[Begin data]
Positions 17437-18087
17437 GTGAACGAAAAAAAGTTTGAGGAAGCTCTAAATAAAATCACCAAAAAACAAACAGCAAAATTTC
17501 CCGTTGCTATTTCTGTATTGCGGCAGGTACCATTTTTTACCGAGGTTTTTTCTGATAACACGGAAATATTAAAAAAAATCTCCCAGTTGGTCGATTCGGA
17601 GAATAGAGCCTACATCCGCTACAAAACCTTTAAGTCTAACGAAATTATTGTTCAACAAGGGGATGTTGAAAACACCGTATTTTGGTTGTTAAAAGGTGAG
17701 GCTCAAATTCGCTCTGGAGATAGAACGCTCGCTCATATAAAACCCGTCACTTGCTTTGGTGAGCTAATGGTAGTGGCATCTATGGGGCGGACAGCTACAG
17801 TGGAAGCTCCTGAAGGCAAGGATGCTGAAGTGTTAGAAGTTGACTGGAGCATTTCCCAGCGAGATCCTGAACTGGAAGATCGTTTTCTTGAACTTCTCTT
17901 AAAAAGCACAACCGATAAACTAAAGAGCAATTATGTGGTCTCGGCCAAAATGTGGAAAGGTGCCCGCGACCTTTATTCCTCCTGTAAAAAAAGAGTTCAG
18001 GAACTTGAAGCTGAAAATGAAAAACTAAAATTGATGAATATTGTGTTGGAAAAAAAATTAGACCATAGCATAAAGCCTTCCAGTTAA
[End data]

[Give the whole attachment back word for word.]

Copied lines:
Positions 17437-18087
17437 GTGAACGAAAAAAAGTTTGAGGAAGCTCTAAATAAAATCACCAAAAAACAAACAGCAAAATTTC
17501 CCGTTGCTATTTCTGTATTGCGGCAGGTACCATTTTTTACCGAGGTTTTTTCTGATAACACGGAAATATTAAAAAAAATCTCCCAGTTGGTCGATTCGGA
17601 GAATAGAGCCTACATCCGCTACAAAACCTTTAAGTCTAACGAAATTATTGTTCAACAAGGGGATGTTGAAAACACCGTATTTTGGTTGTTAAAAGGTGAG
17701 GCTCAAATTCGCTCTGGAGATAGAACGCTCGCTCATATAAAACCCGTCACTTGCTTTGGTGAGCTAATGGTAGTGGCATCTATGGGGCGGACAGCTACAG
17801 TGGAAGCTCCTGAAGGCAAGGATGCTGAAGTGTTAGAAGTTGACTGGAGCATTTCCCAGCGAGATCCTGAACTGGAAGATCGTTTTCTTGAACTTCTCTT
17901 AAAAAGCACAACCGATAAACTAAAGAGCAATTATGTGGTCTCGGCCAAAATGTGGAAAGGTGCCCGCGACCTTTATTCCTCCTGTAAAAAAAGAGTTCAG
18001 GAACTTGAAGCTGAAAATGAAAAACTAAAATTGATGAATATTGTGTTGGAAAAAAAATTAGACCATAGCATAAAGCCTTCCAGTTAA